Knowledge of financial accounting will be a big plus. However, it is not required per se. Students without this background will need to work hard to keep up with the course. I will provide extensive materials on Financial Accounting, including prework, before the course starts. If you have the aptitude for it, you can pick it up quickly. My undergraduate is in Electronics Engineering. I picked up accounting on my own, so can you. The course will not teach Python per se. Most people can pick it up on their own.
You will be building models using Excel. I am assuming you know basic Excel and can pick up the rest as the course moves along.
If you expect to build valuation/credit risk models using financial statement data or write code to manipulate or analyze financial data, you will benefit from this course. This course will teach you how to code in Python to process accounting and financial market data based on financial analysis and statistical concepts. This course is unsuitable for those who want a managerial overview of data analytics techniques without hands-on coding.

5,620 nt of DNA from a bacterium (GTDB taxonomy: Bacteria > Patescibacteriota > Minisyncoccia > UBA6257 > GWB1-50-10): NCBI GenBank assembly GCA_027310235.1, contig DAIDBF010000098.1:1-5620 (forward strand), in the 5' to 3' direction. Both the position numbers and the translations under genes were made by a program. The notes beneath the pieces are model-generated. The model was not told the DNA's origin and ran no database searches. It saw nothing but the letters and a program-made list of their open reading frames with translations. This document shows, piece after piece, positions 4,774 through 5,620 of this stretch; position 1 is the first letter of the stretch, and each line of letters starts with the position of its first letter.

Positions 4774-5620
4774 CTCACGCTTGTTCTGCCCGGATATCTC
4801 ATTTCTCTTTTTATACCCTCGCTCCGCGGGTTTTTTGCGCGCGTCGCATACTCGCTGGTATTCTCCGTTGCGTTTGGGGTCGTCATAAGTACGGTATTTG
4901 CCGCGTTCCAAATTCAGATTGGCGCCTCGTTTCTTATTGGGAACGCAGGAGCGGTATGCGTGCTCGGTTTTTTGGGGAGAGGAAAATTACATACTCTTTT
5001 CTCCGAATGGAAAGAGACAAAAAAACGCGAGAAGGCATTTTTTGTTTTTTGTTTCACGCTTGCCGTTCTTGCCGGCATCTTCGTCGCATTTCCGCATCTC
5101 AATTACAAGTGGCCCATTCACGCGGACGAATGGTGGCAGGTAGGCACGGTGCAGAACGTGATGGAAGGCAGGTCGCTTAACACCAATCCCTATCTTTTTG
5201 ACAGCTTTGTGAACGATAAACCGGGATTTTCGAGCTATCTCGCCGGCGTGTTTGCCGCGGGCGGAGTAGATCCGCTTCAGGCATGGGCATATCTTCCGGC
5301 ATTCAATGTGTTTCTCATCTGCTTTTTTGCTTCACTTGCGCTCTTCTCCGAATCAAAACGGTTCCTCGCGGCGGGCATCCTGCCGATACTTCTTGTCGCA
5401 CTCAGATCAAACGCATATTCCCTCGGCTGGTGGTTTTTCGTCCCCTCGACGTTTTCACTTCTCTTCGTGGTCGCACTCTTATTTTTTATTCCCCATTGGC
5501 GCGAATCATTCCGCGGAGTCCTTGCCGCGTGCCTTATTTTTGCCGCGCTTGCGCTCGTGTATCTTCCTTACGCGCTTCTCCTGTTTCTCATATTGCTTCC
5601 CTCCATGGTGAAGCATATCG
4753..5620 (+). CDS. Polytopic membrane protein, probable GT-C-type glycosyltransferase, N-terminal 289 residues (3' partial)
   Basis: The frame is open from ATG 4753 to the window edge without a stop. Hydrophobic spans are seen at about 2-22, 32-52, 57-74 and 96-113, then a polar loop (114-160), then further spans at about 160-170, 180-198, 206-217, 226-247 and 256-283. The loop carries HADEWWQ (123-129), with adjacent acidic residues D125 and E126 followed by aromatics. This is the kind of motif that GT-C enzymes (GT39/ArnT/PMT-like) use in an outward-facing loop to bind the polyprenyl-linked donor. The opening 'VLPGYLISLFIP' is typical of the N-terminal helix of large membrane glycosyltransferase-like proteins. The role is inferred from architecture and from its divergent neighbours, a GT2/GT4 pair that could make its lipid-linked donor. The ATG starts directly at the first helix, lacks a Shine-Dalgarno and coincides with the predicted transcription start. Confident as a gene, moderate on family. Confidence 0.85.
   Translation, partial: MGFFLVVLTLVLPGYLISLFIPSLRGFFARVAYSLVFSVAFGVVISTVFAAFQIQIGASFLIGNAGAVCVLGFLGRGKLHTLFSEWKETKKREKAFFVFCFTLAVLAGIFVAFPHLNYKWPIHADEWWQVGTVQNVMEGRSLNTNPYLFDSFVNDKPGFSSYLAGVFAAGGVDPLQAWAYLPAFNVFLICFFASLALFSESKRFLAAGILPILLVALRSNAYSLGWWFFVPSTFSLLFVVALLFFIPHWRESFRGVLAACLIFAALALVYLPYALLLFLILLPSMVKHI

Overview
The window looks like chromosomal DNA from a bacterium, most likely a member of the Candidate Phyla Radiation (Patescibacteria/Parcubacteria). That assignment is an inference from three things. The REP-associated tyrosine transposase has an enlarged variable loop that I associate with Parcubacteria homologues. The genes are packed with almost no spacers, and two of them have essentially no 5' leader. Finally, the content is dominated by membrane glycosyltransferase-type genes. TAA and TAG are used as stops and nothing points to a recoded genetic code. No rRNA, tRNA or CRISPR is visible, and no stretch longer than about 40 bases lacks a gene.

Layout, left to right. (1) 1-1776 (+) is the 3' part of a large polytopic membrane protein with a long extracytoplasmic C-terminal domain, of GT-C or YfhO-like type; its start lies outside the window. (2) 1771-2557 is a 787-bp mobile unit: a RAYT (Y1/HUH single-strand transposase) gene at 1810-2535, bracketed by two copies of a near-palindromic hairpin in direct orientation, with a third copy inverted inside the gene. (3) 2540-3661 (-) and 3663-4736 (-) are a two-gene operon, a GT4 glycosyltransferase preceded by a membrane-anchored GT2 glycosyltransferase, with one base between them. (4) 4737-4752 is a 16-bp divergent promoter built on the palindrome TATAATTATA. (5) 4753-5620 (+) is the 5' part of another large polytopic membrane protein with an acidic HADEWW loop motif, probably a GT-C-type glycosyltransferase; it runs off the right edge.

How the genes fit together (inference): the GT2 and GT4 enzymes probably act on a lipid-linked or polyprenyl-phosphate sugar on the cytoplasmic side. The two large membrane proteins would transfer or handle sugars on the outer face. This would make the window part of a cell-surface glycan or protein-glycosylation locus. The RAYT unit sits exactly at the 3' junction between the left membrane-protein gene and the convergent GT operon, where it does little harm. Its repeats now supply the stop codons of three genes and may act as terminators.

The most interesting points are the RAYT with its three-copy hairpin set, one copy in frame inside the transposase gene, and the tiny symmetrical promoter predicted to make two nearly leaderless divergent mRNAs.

Requiring attendance is necessary for several reasons. First, many of you misjudge how much you miss out on learning when you miss classes. It is difficult to catch up once you miss a class. Watching a video (if available) is inadequate as it is cognitively far inferior to paying attention in a classroom. Second, less than 25% of the students who miss a class watch the video (if available). As a result, they are lost in subsequent classes, which provides wrong signals to me as an instructor. Third, there is diminished classroom interaction and poorer quality of class discussion if you are absent. Fourth, you do not get enough feedback if you do not work through the questions I pose in class. Fifth, I lose the feedback on how much you are learning with fewer questions in class.
The policy below will be in effect only after the add/drop period.